Saving heather will help to save our wild bees

Scientists from Kew Gardens and Royal Holloway University discover natural ‘bumblebee medicine’ in the nectar of heather.

  • Study finds medicinal properties of heather nectar protect bumblebees from disease
  • Discovery shows the vital importance of protecting plants like heather to help address bee decline
  • Heather in UK is facing rapid decline due to changes in land use. 

A new study published today in the journal Current Biology from the Royal Botanic Gardens, Kew and Royal Holloway, University of London, has discovered that a natural nectar chemical in Calluna heather called callunene can act as a medicine to protect bumblebees from a harmful parasite. The parasite, Crithidia bombi, is common among wild bumblebees and can be transmitted between bumblebees on flowers or within the nest.

The scientists have been studying several different UK plants for medicinal properties in nectar that might help naturally protect bees against disease, as this is a major contributing factor in bee decline. They found that the species with the highest medicinal value was heather – the UK’s second most productive nectar plant, which is found across Europe.

This discovery is extremely important – around 90% of the world’s plants, including many important food crops, rely on animals for pollination. Bees’ contribution to these pollination services are by far the most important and are vital, but they are in decline due to interacting effects of diseases, climate change and habitat destruction.

Dr Hauke Koch, Biologist at the Royal Botanic Gardens, Kew says: “Just like us, pollinators can catch diseases that make them sick. Bees also face additional pressures from habitat destruction, pesticides and climate change. While beekeepers can often help sick colonies of domesticated honeybees by, for example, directly treating against parasites, we can’t help wild bees against disease threats in the same way. Our discovery shows, however, that a good way to help pollinators in the wild may be protecting key medicinal plants for them.”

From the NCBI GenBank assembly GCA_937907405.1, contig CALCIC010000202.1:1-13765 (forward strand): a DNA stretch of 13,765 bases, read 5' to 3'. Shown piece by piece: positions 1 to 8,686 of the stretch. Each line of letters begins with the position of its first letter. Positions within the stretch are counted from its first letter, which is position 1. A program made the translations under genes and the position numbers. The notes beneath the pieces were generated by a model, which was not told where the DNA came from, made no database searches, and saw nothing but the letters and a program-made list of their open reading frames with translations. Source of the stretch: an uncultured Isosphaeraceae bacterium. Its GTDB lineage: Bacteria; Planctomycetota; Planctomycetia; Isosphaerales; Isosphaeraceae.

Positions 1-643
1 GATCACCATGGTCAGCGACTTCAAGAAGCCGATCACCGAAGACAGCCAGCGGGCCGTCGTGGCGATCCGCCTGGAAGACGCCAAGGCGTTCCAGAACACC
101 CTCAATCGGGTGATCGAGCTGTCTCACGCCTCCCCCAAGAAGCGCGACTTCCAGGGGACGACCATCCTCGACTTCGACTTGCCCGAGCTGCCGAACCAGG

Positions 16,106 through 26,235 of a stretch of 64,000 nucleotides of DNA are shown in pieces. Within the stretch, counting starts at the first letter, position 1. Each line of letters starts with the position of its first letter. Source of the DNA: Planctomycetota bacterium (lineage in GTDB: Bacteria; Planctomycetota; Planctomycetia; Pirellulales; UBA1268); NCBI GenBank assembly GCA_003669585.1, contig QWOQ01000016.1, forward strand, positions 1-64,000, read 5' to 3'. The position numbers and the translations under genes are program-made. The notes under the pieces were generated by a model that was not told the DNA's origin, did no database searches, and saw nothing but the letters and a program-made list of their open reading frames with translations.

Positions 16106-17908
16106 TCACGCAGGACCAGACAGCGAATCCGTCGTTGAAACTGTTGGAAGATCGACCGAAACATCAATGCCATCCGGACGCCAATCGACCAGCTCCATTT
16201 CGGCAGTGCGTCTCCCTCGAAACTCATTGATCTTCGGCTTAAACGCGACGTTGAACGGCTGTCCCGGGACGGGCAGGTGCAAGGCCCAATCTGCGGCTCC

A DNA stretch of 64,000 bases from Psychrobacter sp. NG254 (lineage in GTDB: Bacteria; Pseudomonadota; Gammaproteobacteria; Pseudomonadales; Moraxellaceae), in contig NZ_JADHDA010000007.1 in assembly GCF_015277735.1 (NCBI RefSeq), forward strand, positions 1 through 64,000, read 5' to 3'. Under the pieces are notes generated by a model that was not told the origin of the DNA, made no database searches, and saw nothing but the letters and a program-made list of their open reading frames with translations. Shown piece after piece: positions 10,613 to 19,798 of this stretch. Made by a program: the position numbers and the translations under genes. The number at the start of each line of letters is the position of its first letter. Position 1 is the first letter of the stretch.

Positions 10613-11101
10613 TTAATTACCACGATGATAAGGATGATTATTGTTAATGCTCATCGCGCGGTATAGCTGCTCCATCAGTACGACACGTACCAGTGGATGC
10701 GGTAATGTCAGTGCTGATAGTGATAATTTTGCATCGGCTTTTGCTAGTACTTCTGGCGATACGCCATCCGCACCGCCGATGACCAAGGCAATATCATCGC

The team from Kew and Royal Holloway tested the medicinal activity against a common gut parasite of bumblebees (Crithidia bombi) of nectar from 17 plants that are important food providers for bees in Europe. In the lab, they grew the parasite in a liquid culture medium, and screened for substances that might inhibit it or kill it. The nectar with the most potent inhibitory effect was from heather (Calluna vulgaris). By separating the different chemical components of the heather nectar, Dr Koch and team discovered that just a single compound called callunene was responsible for the parasite inhibition which they named after the heather plant Calluna. Further experiments showed that callunene can protect bumblebees from becoming infected with the parasite.

Professor Mark Brown, Conservation Biologist from the Department of Biological Sciences at Royal Holloway says: “Maintaining healthy populations of bees and other pollinators is central to the sustainability of ecosystems and human food production. While parasites are a normal part of bee life, the ability to control parasites relies on access to the right kinds of food plants. Understanding which plants are needed to maintain a healthy balance between bees and their parasites can help us restore habitats that maximise bee health.”

Declining heathlands: are bees losing a key medicinal plant?

This protective value of heather nectar could be very important for European bumblebees, especially due to the abundance of heather across the British Isles and Europe. However, whilst this discovery is promising, heathlands are disappearing or becoming fragmented across Europe at a worrying rate, so the benefits to bees could be dwindling. According to The Wildlife Trust, around 85% of lowland heathland in the UK has been lost over the last 150 years due to agricultural development.